In recent years, the FCC has conducted a number of investigations and initiated several enforcement matters against unauthorized marketing and use of cellphone jammers, GPS blockers, and similar equipment. To date, the agency has limited itself mostly to citations without monetary penalties, as well as enforcement advisories at irregular intervals. Eight recent orders, while they don't break with that pattern, and a new consumer alert and tip line indicate clearly that the Commission is ratcheting up its efforts in this area. It would not be surprising if the Commission soon finds reason to issue substantial forfeitures for illegal operation, especially if facts are present demonstrating that 9-1-1 or other emergency communications have been interfered with or if it finds a large corporation utilizing the unauthorized devices.

These eight matters, two released October 5, 2012, and another six released yesterday, each involved a citation and order issued against an individual. They are noteworthy for at least two reasons. As an initial matter, these orders reveal the FCC has been stepping up its "detection" efforts this year by trolling Craigslist to find violators of the marketing rules. In each recent instance, the Enforcement Bureau identified the violator by investigating Craigslist advertisements. In addition, in several of these cases, when the FCC agents contacted the marketers, posing as interested prospective buyers, the FCC was able to obtain admissions of operation of the unauthorized equipment, a separate violation. Indeed, in the case involving a James Christopher Garcia, FCC staff arranged a meeting at a predetermined location with the assistance of local law enforcement, at which Mr. Garcia assembled the antennas and powered on the device and a purchase was made before the FCC agent disclosed his identity and seized the device. The other cases where illegal operation was cited, involving Messrs. Naparty, Bering, Conde, and Grabowsky involved what the staff construed as admissions in e-mail communications only. Indicative of the Bureau's aggressive stance, Mr. Grabowsky's admission of use merely involved a statement (regarding the device) that "'[i]t does get hot' when used", to quote the FCC's citation. 

Thus, not only did the FCC determine that these parties offered the jammer for sale in violation of federal law - "the mere posting of a jamming device for sale on Craigslist or any other online site or bulletin board targeting U.S. consumers contravenes federal law" - but enforcement staff posed undercover as prospective purchasers to gather further evidence. One cannot doubt in the circumstances that this may be a more effective investigative method than issuing a letter of inquiry. Despite these sting-like operations, the Commission refrained in these citations and orders from issuing fines for the illegal operation of the jammer, which the FCC had the discretion to impose for a first violation. The FCC did, however, order the two parties to turn over information regarding their sources for the jammers and any others they have had in their possession as well as their prior sales. In the citations, the FCC hinted that in the future it may not be so lenient with first time violators. The Commission underscored that it is "increasingly concerned" about jammer operation which is not excusable, even if on private property. It used the orders against these two individuals to "caution . . . potential violators that going forward, and as circumstances warrant, we intend to impose substantial monetary penalties, rather than (or in addition to) warnings, on individuals who operate a jammer." In short, the FCC has concluded that non-monetary penalties may no longer be effective in deterring unlawful operation by individuals. Be forewarned: when it comes to the FCC's investigation of jammers, it looks like there will be no more Mr. Nice Guy!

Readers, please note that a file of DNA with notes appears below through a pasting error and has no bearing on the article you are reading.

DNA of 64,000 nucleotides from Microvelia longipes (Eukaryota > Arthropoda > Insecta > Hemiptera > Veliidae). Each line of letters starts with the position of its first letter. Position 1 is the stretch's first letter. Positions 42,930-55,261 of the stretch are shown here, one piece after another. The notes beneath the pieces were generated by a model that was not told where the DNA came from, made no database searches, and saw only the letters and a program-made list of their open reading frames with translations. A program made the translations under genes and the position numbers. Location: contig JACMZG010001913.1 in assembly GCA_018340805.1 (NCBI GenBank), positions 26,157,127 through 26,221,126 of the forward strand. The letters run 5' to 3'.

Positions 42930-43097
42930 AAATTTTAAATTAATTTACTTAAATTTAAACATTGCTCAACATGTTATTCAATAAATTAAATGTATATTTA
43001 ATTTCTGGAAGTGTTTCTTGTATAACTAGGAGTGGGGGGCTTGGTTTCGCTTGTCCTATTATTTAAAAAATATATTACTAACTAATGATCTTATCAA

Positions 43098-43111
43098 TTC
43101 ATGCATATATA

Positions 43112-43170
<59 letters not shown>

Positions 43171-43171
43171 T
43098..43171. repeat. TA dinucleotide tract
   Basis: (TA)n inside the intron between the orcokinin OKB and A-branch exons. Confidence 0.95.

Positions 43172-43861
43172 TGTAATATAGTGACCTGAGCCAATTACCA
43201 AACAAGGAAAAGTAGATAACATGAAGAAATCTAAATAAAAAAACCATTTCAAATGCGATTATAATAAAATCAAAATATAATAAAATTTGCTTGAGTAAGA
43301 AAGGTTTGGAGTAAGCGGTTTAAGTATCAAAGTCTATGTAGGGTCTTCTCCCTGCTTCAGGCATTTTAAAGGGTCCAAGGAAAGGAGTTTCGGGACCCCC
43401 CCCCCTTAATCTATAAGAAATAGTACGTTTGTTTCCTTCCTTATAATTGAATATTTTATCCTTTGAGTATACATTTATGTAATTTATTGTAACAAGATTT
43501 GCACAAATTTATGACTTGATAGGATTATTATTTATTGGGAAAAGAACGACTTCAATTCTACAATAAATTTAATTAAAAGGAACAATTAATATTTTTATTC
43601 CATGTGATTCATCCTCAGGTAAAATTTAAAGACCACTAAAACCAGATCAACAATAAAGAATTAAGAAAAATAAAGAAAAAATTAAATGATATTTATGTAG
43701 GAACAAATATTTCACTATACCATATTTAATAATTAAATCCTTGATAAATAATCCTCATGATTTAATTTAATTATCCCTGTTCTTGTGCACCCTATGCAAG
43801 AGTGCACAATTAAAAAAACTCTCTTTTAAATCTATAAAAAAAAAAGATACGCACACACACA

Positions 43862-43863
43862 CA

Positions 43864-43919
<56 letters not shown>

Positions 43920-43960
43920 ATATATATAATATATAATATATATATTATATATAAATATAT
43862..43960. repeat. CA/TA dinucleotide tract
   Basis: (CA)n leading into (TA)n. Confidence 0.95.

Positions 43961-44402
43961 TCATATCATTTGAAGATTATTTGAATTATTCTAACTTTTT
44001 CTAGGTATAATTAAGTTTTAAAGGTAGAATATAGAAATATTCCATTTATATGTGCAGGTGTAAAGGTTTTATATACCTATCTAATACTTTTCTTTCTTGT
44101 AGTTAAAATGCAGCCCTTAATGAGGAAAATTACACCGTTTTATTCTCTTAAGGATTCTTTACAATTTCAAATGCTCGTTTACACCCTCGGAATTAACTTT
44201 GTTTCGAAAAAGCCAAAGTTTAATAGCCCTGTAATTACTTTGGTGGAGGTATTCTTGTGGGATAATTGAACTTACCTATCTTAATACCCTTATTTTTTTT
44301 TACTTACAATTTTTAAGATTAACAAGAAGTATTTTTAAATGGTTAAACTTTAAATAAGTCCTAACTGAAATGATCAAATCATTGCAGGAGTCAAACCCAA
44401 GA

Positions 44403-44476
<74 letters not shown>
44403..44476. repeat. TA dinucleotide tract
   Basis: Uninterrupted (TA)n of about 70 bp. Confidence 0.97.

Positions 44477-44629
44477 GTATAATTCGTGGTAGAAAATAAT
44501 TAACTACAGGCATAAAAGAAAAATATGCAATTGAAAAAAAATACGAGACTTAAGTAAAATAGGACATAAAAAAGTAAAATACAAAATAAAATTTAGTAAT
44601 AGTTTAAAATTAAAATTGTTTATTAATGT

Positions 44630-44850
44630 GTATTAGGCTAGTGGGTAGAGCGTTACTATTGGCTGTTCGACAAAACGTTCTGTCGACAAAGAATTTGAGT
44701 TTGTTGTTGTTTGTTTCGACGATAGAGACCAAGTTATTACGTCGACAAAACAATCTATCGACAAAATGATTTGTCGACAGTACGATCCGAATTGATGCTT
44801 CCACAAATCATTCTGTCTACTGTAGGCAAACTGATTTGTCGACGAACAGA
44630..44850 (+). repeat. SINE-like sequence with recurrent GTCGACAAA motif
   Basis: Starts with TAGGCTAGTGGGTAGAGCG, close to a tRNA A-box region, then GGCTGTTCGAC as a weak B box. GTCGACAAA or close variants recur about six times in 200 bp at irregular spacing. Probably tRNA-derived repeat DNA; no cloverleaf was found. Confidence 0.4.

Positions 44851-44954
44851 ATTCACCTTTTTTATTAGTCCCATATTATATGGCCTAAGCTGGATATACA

Simultaneously with the most recent six orders, the FCC released an enforcement advisory/consumer alert in English, Spanish, and Mandarin informing the public that it is unlawful to operate, import (including purchase by an individual from an overseas vendor), or sell even a single cellphone jammer, GPS blocker. The Enforcement Bureau announced that it "has a zero tolerance policy in this area and will take aggressive action against violators," including penalties potentially in excess of $100,000 per violation. In addition to the warnings of its consumer alert, the Commission issued a news release enlisting the assistance of the public in its enforcement efforts and announcing that it had set up a new tip hotline "to make it easier for the public to report the use or sale of illegal cell phone, GPS or other signal jammers."  Only time will tell how effective these measures and warnings shots will be.